The suit is an interesting one, though probably an uphill battle for Alvrado to convince a judge that Microsoft is in the wrong. The software maker had originally intended for XP to go the way of the dodo bird at the end of June in 2008, but has since offered more than one stay of execution due to consumer demand. Both Vista Business and Ultimate come with downgrade rights, but it's up to the OEMs to decide if they want to offer it as an option, and if so, for how much. Pricing varies by OEM, which might make Alvarado's claim that Microsoft extended its XP cutoff date because of "tremendous profits" hard to prove in court.
Does Alvarado have a case? Hit the jump and give us your verdict.
The Registerreports that there's good news and bad news for the many Windows XP users who took a pass on Windows Vista and decided to wait for Windows 7.
The good news? Windows XP users will be eligible for Windows 7 upgrade pricing.
The bad news? Windows XP users will need to do a clean install of Windows 7.
El Reg quotes a Microsoft rep thus:
I can confirm that customers will be able to purchase upgrade media and an upgrade license to move from Windows XP to Windows 7 - however, they will need to do a clean installation of Windows 7.
This requires the user to back up their data, install Windows 7, re-install the programs and restore their data. For PCs running Windows Vista customers have the option of an in-place upgrade of Windows 7 keeping their data and programs intact or to perform a clean install of Windows 7.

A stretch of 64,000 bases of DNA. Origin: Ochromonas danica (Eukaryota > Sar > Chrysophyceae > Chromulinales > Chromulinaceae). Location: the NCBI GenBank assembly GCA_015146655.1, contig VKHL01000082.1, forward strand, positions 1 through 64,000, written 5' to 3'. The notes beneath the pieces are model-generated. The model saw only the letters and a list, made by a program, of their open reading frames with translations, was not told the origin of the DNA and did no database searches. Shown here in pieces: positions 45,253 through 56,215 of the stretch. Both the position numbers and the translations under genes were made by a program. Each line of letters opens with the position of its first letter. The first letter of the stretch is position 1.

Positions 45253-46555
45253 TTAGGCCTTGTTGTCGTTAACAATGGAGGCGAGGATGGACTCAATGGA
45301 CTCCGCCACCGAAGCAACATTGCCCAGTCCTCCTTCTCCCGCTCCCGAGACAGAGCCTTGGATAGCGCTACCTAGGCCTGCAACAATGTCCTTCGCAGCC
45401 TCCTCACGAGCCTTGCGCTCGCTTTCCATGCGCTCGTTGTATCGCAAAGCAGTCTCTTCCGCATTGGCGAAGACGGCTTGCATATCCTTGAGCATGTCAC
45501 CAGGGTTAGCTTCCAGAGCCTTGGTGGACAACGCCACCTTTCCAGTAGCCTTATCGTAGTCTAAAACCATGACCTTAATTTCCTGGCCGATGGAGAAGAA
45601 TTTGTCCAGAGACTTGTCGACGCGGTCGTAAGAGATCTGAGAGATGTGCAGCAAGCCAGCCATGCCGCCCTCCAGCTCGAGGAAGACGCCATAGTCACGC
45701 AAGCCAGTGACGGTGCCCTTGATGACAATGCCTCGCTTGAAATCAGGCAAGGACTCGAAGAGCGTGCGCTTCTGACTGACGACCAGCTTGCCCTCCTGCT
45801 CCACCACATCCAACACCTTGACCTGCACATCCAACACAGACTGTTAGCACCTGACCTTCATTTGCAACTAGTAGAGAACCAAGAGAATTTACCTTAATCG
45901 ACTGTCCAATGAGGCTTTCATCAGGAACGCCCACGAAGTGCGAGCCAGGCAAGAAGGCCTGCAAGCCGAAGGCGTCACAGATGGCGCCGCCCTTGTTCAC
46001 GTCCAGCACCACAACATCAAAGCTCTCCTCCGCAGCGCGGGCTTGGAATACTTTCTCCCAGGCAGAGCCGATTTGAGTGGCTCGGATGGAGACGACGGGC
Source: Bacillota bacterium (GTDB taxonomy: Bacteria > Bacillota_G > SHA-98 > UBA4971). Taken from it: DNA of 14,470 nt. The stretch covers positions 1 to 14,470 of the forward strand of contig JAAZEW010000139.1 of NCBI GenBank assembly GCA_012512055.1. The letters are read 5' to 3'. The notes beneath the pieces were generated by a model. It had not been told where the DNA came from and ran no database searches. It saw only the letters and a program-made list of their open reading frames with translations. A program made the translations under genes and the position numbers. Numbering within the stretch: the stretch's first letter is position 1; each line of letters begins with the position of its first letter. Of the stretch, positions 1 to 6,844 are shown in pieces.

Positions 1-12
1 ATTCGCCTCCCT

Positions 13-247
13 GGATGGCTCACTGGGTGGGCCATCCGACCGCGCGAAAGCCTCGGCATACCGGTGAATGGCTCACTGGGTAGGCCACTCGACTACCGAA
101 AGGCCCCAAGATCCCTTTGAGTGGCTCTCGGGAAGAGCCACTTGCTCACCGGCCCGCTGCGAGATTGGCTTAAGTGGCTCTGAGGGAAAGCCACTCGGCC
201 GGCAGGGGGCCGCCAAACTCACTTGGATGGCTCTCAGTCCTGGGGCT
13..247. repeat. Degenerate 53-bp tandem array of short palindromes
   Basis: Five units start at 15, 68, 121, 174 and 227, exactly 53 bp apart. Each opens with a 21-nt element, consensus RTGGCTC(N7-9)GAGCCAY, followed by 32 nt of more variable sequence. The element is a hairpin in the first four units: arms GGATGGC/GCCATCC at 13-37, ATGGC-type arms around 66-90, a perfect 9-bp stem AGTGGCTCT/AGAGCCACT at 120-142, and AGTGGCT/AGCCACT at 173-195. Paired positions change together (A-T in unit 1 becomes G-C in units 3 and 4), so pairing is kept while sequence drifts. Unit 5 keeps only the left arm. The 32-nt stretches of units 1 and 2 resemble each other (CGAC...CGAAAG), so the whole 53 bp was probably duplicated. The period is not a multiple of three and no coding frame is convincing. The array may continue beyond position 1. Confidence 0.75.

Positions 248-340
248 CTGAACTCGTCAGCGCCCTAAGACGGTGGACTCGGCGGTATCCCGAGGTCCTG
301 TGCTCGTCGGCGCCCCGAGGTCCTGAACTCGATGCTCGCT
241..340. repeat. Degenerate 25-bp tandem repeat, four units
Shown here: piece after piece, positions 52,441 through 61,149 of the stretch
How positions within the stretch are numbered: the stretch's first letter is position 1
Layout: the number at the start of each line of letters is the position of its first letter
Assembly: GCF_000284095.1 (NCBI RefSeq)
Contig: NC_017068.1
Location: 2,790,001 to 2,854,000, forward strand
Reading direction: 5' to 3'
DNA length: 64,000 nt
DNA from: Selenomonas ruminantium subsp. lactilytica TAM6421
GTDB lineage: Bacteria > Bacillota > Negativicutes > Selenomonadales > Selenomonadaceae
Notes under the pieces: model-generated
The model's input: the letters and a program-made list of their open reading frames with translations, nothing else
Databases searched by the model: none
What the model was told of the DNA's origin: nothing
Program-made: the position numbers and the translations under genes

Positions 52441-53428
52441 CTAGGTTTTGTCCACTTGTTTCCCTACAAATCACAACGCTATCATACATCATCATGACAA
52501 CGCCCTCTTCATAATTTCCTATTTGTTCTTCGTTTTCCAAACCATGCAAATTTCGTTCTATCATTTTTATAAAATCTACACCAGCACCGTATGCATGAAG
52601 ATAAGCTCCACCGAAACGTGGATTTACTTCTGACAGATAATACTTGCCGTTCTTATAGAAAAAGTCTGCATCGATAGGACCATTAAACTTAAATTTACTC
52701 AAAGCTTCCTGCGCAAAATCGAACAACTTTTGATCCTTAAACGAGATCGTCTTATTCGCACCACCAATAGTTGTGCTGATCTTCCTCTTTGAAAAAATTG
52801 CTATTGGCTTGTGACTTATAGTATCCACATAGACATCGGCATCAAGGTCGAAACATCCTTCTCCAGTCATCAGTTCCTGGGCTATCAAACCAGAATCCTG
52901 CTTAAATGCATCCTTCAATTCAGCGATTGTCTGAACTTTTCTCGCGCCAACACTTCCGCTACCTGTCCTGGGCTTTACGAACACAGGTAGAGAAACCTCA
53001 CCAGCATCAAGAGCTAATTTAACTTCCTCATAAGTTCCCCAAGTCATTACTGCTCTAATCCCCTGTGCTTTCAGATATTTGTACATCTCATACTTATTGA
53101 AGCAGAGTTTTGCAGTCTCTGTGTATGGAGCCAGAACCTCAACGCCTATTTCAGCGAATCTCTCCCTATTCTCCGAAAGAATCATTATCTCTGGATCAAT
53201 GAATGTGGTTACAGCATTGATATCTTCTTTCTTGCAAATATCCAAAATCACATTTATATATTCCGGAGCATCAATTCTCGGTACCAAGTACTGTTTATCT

For those of you in the XP to Windows 7 camp, does the need to do a clean install bother you, or were you planning a clean install anyway? Join us after the jump for your chance to be heard.
The time has come for businesses to abandon Windows XP and start using Vista, so says Microsoft CEO Steve Ballmer. Failure to do so might result in a discontent work force.
"If you deploy a four or five-year old operating sytem today, most people will ask their boss why the heck they don't have the stuff they have at home," Ballmer said during an interview at a New York City Event.
Whether or not "the stuff they have at home" is Vista or XP, Ballmer has good reason to push the former to business owners. According to the most recent survey results collected by Forrester, Vista is powering slightly less than 10 percent of all PCs within enterprises in North America and Europe.
On the bright side (for Microsoft), Ballmer may not have to do much convincing. Forrester also says that 31 percent of enterprises have begun deploying Vista, even with Windows 7 now on the horizon.